A stepmom’s childhood ride-along

By April Wallace, nwaMotherlode contributor and local mama

Five years ago this month, I returned from a whirlwind trip to New York City with a big, shiny rock on my finger. It was time to plan our wedding!

But given that my fiance had a son, the overriding responsibility I faced was my upcoming stepmotherhood.

Coincidentally, a bus arrangement that ordinarily carried Jackson from school to his afterschool program changed, so I snatched up the opportunity to get to know him better.

I would pick him up from school daily until things changed.

That last day finally came a week or two ago when it all came together—Jackson’s license, the insurance, the new-to-him truck we presented him with—and our daily rides came to an end.

Looking back, it did what I hoped it would. It grew our relationship, taking me from dad’s girlfriend to full-on stepmom—complete with his ability to take me for granted and treat me much like he treats his bio parents, in both good and bad ways, of course.

Leaving this phase behind has brought on lots of mixed feelings for me.

It’s hard to say goodbye to the easiest conversation window of the day now that he’s a typical teenager who requires a game of 20 questions to speak to me.

Picking him up gave me a starting point since I was the first to hear what happened that day while it was fresh on his mind.

Early on, when he was 11 and 12, I got all the good stuff. I knew what his friends said, what they all wanted to do on weekends, what toys or gadgets they envied, where they wanted to have birthday parties and what was happening in the book he was reading. I got to hear him sing or hum along to the radio and it gave me some pride to know what he wanted as a snack when we got home, not to mention a good handle on his favorite meals and desserts, the easy-pleasers.

Getting him from clubs and sleepovers were some of the best times, when he had the most energy and excitement for things he was doing while surrounded by people he chose to be with.

In that first year of driving him around, Jack and I had a lot of fun because I could whisk him off to somewhat spur-of-the-moment treats like film screenings, art shows or even just through Sonic for a special snack or drink.

After we told Jackson I was pregnant with his first little brother, our after-school car rides and outings to get his cherished Taco Bell burritos gave us plenty of one-on-one time where he could ask me anything he wondered about. Where would baby Henry sleep? Could he cry inside my belly? Will we name him Garglbar the Destroyer, please?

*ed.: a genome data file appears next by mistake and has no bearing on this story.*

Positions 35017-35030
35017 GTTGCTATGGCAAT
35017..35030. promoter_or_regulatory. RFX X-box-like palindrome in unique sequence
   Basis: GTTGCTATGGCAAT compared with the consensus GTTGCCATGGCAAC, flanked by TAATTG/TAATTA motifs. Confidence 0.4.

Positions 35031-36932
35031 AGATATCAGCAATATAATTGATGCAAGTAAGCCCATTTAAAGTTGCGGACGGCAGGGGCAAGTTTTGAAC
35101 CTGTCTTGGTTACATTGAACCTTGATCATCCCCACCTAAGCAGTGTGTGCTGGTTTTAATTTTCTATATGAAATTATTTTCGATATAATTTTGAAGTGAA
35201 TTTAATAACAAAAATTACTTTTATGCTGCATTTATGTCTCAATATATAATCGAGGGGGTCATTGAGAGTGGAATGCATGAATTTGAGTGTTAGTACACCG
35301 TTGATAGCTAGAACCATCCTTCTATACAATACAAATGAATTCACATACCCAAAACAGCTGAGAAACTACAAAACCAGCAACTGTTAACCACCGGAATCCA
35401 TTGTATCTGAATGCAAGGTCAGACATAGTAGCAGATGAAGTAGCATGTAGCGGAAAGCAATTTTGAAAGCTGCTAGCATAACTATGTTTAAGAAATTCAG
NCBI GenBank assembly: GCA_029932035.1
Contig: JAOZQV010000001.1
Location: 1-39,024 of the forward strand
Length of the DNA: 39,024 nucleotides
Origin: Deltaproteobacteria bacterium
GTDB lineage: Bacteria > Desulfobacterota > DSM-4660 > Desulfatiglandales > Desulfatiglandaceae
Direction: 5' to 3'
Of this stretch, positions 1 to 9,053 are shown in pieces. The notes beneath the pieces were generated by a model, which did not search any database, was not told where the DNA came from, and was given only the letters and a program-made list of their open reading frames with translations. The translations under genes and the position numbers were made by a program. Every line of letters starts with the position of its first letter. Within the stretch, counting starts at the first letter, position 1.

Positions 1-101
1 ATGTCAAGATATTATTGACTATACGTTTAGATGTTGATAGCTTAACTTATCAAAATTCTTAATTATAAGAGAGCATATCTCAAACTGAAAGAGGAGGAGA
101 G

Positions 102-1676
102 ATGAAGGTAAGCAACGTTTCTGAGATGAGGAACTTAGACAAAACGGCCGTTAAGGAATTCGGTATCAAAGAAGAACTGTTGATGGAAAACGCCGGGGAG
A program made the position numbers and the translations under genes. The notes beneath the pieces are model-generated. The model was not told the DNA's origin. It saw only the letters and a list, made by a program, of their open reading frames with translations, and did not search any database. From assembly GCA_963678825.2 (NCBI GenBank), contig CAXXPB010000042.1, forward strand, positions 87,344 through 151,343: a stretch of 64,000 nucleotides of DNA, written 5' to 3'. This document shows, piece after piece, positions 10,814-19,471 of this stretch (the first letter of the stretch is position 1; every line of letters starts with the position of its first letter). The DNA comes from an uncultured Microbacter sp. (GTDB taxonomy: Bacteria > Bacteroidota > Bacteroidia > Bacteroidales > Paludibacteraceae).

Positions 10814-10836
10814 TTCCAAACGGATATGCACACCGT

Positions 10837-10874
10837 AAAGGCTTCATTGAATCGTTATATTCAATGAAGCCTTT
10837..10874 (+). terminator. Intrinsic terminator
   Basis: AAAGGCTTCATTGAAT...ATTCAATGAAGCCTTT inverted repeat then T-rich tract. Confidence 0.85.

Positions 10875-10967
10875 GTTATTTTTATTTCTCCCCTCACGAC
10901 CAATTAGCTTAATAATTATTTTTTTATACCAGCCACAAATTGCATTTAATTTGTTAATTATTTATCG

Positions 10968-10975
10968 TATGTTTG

Once we added junior high track meets to the mix, that catapulted us into territory with a greater range of ups and downs.

Getting up extra early on weekends to drive long distances and sit on cold bleachers is not something everybody loves, especially with a brand new baby in tow. But it is what moms of all sorts do, along with the photo taking, the sideline cheering and being ready with some bananas and hydration at the finish line.

Being there for not only his best/PR days but the times that he felt disappointed in his performance or the team results pushed us into new emotional ground.

I’d like to think that choosing to be his consistent ride for so many years helped him internalize the truth, which is that I am always here for him and ready to listen to the important, to the inconsequential and everything in between.

I knew that it started to set in, that I’d always be there, when one day he texted me urgently from school. What was this big emergency, you ask? He needed his Halloween costume, stat. Becoming a reliable stepmom didn’t mean I’d bend to his every whim, and this was one of them. But I liked that he knew he could ask. After a little talk, he knew that ask (not demand or expect) would be the operative part next time…

Over the past five years, I got to be the one waiting on the field trip bus that was hours late and began to experience all the typical parental frustration and worry.

I got him from school early one day when we learned that a friend of his passed away, and afterward we took a long drive with the windows down and the music turned up.

On the first and last days of the semester, I’d swing through a small coffee shop and get hot chocolates to butter him up for those first-and-last-day details.

As a mother of two children ages 3 and under, I’ve got to admit that I am relieved to have more time to pour into them. They need more and more active time and attention, and now I’ll have the wiggle room while working on potty training for one son and letter tracing for the other.

Meanwhile, I’ve got to figure out a different way to get time with Jackson, maybe with a dedicated weekly night to cook together and/or discussions over the dinner table.

But after so long of having him as a passenger, I feel assured that we’ve got a good enough foundation to build our next phase on.

April Wallace is a stepmom to one smart, funny teenager, mama to two beautiful and curious baby boys and wife to a very kind and generous man. She spent the past decade as a news reporter, sometimes lifestyle writer, and recently left her job at the Arkansas Democrat-Gazette to be with her babies while they’re still babies. When she gets a few minutes to herself, April loves to run local trails and read fiction. For more of April’s posts on pregnancy, babies and toddlers, click here.